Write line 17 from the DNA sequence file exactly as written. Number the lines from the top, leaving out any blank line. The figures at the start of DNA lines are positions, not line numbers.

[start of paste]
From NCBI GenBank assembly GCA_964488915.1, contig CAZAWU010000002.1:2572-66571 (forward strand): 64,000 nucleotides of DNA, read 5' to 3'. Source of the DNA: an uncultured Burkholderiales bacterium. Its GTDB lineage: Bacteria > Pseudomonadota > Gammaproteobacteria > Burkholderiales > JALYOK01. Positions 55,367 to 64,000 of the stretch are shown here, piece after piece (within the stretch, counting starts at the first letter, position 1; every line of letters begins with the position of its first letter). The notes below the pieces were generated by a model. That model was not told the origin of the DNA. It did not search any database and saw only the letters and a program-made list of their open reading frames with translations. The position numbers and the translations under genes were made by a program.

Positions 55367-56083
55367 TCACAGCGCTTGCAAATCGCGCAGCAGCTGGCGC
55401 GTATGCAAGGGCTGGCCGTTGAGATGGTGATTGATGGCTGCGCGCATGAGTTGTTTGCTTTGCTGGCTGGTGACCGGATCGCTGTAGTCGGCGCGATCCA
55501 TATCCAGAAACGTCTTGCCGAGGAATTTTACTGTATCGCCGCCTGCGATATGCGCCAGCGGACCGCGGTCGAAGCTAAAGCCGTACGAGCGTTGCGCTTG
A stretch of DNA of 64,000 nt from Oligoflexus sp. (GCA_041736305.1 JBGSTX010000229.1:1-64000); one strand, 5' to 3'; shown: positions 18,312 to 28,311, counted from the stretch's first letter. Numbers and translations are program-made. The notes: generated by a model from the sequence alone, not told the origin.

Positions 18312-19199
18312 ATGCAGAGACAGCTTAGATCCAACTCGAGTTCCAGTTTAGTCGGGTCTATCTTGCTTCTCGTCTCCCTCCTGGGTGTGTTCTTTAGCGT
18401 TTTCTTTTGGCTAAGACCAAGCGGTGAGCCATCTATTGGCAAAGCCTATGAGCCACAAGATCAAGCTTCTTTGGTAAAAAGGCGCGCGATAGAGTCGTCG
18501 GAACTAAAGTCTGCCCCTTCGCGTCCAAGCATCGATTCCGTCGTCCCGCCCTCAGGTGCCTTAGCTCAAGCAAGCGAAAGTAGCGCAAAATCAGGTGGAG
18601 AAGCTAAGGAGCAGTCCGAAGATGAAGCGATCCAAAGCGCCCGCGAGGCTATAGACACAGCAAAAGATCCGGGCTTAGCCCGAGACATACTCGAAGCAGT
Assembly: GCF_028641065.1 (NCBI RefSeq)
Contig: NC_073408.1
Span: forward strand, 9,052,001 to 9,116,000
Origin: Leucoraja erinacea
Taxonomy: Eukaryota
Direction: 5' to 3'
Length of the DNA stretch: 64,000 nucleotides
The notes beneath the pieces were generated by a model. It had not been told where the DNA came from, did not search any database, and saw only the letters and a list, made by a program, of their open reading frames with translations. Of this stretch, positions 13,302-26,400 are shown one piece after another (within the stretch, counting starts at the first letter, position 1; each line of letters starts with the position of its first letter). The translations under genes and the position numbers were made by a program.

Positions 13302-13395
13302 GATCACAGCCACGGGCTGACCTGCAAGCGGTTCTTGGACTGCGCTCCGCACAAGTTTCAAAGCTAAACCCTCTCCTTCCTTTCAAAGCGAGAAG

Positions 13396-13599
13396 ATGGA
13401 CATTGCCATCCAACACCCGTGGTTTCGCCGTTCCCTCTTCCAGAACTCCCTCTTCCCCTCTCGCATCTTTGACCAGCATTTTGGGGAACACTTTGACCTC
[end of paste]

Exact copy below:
Direction: 5' to 3'